Prior to last fall, South Carolina had never won 11 games in a single season and compiled just four bowl victories in 12 tries all-time.
Ten wins during the 1984 “Black Magic” season under Joe Morrison was as good as it got other than an ACC Championship 15 years prior. In 2010, under the direction of fab freshman Marcus Lattimore, South Carolina won its first-ever SEC East crown but couldn’t crack double-digit wins with losses to Auburn and Florida State in the final two games.
The futile postseason past seemed to reverse course in Orlando at the Capital One Bowl last January. Head coach Steve Spurrier danced a jig following his post-game Gatorade bath against Nebraska and grabbed a mic to thank fans who made the trip and witnessed history. The players received special rings commemorating the record-setting performance and the campaign was etched in Gamecock lore as one of the best season in the program’s 119-year lifespan.
It’s difficult to recreate that sense of worth experienced in Orlando and unless you’re from the Palmetto State — or consider BCS games as the only bowls that ‘matter’ — you might not feel the impact of what’s happening again.
Call it garnet and black deja vu.
Central Florida has been home to three of the Gamecocks’ five all-time bowl wins and could host another monumental victory on Jan. 1 should South Carolina beat Michigan in the Outback. A win would likely lock the Gamecocks into next season’s preseason Top 10 and would slide the program into a final 10 spot in this year’s AP poll for the second straight season.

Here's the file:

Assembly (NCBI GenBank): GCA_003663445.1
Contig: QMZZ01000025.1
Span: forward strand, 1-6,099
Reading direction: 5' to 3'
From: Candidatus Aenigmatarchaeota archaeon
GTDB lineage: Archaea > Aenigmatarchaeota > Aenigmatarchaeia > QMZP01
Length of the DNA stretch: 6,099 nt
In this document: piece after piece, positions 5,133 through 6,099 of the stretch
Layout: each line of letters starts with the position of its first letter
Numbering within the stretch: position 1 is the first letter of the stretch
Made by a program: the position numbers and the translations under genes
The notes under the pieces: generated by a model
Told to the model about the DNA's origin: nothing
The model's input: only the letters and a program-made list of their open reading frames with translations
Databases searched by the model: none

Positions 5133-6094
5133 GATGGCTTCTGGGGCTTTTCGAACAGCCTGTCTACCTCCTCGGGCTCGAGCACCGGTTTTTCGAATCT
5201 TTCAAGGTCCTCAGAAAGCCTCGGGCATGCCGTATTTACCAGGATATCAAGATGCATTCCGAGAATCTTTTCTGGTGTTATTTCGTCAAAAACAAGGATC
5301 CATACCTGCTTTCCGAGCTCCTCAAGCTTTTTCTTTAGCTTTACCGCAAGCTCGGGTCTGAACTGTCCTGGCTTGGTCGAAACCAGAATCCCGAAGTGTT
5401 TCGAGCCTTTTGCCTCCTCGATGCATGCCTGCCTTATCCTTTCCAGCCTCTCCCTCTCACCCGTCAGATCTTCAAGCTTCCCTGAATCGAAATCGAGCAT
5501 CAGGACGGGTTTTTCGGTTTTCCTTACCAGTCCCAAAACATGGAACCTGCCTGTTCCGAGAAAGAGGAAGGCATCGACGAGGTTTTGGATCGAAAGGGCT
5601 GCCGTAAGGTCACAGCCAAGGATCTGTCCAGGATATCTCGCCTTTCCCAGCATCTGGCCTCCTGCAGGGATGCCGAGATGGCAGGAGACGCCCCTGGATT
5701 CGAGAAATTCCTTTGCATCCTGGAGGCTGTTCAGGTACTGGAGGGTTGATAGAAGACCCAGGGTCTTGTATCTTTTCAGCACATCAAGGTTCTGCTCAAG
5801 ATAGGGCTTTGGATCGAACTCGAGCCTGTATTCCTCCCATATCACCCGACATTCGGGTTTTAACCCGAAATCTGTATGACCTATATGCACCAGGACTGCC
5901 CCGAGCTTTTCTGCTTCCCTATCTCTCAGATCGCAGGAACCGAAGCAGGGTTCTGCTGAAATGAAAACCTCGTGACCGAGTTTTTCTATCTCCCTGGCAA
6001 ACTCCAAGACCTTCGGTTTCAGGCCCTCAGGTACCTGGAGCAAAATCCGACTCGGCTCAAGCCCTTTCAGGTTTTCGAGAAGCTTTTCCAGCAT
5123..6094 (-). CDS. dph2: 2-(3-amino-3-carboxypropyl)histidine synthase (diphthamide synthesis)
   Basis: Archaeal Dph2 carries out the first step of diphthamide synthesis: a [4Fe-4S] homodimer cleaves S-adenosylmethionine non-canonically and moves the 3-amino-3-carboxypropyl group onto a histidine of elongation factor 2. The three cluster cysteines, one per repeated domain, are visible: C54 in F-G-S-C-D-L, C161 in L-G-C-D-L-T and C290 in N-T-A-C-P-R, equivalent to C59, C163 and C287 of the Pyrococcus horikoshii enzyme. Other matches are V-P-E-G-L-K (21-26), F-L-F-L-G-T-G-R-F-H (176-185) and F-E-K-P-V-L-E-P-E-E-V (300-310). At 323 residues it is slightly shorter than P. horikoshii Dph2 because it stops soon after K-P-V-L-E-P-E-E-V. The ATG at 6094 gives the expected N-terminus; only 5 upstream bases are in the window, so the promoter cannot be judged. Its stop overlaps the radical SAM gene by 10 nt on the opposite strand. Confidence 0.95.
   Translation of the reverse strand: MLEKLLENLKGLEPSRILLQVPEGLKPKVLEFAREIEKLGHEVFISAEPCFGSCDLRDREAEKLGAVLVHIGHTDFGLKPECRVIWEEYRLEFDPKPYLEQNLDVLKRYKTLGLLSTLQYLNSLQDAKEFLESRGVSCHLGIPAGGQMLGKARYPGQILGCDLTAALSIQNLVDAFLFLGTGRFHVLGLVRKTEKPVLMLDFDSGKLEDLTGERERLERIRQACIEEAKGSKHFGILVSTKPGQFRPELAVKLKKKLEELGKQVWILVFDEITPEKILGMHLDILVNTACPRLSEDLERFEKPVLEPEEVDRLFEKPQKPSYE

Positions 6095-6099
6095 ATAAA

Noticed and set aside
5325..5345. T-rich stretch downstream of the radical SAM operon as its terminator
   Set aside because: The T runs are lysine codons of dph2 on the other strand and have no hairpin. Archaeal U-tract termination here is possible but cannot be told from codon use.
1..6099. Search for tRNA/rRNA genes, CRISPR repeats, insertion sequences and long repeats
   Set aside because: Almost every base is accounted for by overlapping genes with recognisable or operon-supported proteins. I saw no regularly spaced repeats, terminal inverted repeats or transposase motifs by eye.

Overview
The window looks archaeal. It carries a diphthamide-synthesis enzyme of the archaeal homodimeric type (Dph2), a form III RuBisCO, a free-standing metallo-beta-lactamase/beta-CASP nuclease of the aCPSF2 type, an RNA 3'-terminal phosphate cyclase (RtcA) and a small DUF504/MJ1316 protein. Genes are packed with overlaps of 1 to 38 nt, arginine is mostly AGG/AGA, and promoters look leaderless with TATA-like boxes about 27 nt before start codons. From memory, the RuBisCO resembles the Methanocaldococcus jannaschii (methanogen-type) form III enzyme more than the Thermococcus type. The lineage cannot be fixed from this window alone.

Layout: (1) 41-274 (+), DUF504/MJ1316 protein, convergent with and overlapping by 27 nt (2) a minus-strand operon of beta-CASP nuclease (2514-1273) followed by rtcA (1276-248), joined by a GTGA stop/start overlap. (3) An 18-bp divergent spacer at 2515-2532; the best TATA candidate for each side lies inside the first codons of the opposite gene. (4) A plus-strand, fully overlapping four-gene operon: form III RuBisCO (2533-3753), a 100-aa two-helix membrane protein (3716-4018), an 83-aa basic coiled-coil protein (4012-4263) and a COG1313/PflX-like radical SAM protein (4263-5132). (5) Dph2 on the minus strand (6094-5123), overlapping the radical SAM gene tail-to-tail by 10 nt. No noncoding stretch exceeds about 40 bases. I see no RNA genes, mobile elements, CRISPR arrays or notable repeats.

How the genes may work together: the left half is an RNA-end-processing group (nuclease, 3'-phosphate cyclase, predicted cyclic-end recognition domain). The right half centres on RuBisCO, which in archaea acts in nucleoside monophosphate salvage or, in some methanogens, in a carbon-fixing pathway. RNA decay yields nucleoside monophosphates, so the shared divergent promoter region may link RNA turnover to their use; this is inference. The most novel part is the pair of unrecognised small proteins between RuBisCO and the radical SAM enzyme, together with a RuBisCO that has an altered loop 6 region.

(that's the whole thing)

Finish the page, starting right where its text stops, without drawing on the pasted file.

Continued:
For his efforts in transforming the Gamecocks from non-factor to force in the SEC East, Spurrier recently signed a two-year contract extension through 2017. Four straight wins over Clemson — by some fans’ estimation Spurrier’s greatest feat — certainly sped up the agreement. As someone succinctly greeted me after practice, “these are the golden years of South Carolina football.”
The historically-mediocre and inconsistent program has been on the rise since Lattimore signed the dotted line has produced a school-record 30 wins over that three-year span. Back-to-back Top 10 losses to Florida and LSU in October this fall ultimately deflated what some thought could be a BCS year, but another 11-win season ending with a win in Tampa would be one of high merit and keeps the Gamecocks in the forefront of the SEC’s elite heading into next fall.
This year’s senior class is the most successful in school history and will go out with a bang says safety DJ Swearinger. Several key components of the 2010 East Division Champion team are playing their final games including center TJ Johnson, tailback Kenny Miles and defensive end Devin Taylor. Junior quarterback Connor Shaw is back and will start after re-aggravating a shoulder in the home finale against Wofford. Dylan Thompson (910 yards, 8 TD, 2 INT), Shaw’s replacement against Clemson, carved up the Tigers in Death Valley and should also play in the first half.
For those that thought it couldn’t get any better than 2011 for the Gamecocks, it has. Another New Year’s Day bowl victory and final spot in the polls alongside the nation’s elite brings “why not us” to another level for next season.
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